The play-by-play announcer on Arkansas radio broadcasts testified in federal court Friday that Nolan Richardson tried to plot his departure during the 2001-2002 season in an attempt to put an assistant coach to succeed him.
At the federal trial on Richardson's discrimination lawsuit against Arkansas, broadcaster Mike Nail said Richardson had said during his final season at Fayetteville that he wanted assistant coach Mike Anderson to replace him as coach of the Razorbacks.
"We talked about stepping down in the middle of the season so Mike could be the interim coach" and increase his chances of being named Richardson's permanent replacement, Nail said. "We talked two times about that after the national signing day (in November)."
Nail also said Richardson commented a couple of times that he didn't know how much longer he could coach at Arkansas.
Arkansas fired Richardson March 1, 2002, saying it feared the coach lost faith in his program by saying publicly that the school could buy out his contract. Richardson sued, claiming the school discriminated his civil and free speech rights.
Arkansas later hired Stan Heath to replace Richardson; Anderson went to Alabama-Birmingham and this year took his team into the final 16 of the NCAA tournament with an upset of top-seeded Kentucky.
Nail also testified Friday that he wasn't surprised to hear Richardson make the buyout remark publicly after a loss at Kentucky because the coach had said the same thing privately the previous day.
The announcer said he was stunned, however, when Richardson later spoke about slavery at a news conference and said he has suffered unequal treatment at Arkansas because he is black. Richardson later apologized in a postgame radio interview with Nail, saying his criticisms were intended for a small percentage of fans and a couple of reporters.
Richardson attorney Rickey Hicks attempted to show that Nail and Richardson did not have the friendship that Nail had claimed. Nail said he last spoke to Richardson the day before the coach was fired, at a golf tournament, and was rebuffed when he tried to converse with him.
"Ain't no more friendships. My attorney told me not to talk to you guys no more," Nail said, recounting Richardson's words. Hicks said Nail was likely attempting to interview Richardson.
"No. I walked up to him with a golf club in my hand," said Nail, who stared intently at Richardson during a portion of his testimony.
Thursday, Nail testified that Richardson's relations with Arkansas athletic director Frank Broyles worsened as Richardson's ego grew after back-to-back trips to the national championship game _ including the 1994 title.
"I observed that coach Richardson, in my opinion, became more irritable, more, for the lack of a better word, unappreciative of the fans and unappreciative of any criticism at all," said Nail, the Arkansas radio announcer for 23 years. "He had just reached the top of his profession with a national championship so, yes, I did see a change in his ego."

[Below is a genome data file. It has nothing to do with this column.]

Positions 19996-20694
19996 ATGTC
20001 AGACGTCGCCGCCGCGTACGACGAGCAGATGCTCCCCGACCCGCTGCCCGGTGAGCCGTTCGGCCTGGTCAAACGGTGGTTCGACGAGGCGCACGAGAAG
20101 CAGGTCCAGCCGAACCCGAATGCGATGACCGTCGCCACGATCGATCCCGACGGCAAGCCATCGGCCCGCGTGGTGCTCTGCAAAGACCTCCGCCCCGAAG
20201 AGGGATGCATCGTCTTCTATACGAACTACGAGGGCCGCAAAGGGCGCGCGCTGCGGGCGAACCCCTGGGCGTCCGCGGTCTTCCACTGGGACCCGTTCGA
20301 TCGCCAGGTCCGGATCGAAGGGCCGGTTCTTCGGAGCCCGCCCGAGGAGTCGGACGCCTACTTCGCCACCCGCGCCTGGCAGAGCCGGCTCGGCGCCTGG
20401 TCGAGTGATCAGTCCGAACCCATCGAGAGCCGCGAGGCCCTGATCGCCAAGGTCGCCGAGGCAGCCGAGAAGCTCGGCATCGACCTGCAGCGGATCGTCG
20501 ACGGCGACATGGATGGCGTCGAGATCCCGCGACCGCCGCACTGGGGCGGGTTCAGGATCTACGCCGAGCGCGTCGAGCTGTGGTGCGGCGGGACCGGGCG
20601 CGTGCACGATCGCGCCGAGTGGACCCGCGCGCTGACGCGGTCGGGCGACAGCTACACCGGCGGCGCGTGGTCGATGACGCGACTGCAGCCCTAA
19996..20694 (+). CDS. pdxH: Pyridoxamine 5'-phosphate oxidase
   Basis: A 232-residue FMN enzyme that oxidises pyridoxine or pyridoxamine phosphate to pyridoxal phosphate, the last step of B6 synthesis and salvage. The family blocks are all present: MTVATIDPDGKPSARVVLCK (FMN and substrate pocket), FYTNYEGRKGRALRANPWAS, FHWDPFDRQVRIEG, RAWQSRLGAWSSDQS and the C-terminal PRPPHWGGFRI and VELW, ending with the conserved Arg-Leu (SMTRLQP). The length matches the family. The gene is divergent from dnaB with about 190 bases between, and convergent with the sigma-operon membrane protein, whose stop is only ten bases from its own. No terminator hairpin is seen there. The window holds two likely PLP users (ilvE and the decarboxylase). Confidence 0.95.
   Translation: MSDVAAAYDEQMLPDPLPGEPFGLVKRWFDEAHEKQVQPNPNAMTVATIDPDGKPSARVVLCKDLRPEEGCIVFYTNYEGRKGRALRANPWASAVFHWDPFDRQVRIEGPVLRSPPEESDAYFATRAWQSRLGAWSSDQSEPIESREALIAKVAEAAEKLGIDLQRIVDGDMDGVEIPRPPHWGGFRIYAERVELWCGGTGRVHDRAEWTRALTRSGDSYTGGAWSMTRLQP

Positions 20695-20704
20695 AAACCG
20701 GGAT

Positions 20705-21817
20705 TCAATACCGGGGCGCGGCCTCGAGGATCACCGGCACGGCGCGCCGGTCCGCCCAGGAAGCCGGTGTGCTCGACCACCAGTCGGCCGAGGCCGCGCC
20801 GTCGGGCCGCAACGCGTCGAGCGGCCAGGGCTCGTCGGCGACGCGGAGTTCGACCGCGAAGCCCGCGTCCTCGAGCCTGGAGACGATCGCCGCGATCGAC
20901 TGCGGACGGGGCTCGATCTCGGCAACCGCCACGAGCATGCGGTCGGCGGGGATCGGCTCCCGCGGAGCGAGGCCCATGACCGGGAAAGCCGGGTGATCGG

Nail also testified that Richardson spoke negatively about Broyles, calling him a "white-haired devil" and using terms that included expletives.
"I think coach Richardson developed a true hatred for coach Broyles," Nail said. "His hatred of coach Broyles didn't seem rational at times."
Nail also testified that Richardson never claimed discrimination.
University lawyer Phil Kaplan said outside court that Nail had revealed a key reason behind Richardson's lawsuit.
"This case is really about his irrational hatred of coach Broyles," Kaplan said. "There was just an irrationality to his feelings _ and also that the world changed for him after he won the national championship."
Also Thursday, former Arkansas basketball coach Eddie Sutton, now the coach at Oklahoma State, had a heated exchange with Richardson lawyer John Walker over how hiring practices affect black coaches. Oklahoma State announced Wednesday that Sutton's son Sean would one day replace his father with the Cowboys.
Sutton, who coached at Arkansas for 11 years, became upset when Walker suggested that Oklahoma State _ by announcing Sean Sutton's future appointment _ wasn't giving black coaches a chance to apply for his job.
Sutton later told the court: "I've had six assistant coaches that have gone on to be a head coach, and three of them are African-American. I have great compassion for African-American coaches."
He also testified that Oklahoma State spent a year consulting with other schools and coaches before deciding his son could succeed him.
Senior associate athletic director Derrick Gragg testified Thursday that when he interviewed for his job at Arkansas in 2000, Richardson asked him if he knew what he was getting into. Gragg took the job, and testified that he would have liked to have known Richardson better.
"I do consider him to be a pioneer and he really is a living legend who opened doors for people like me," said Gragg, the only black person holding a top athletic administrative position at Arkansas.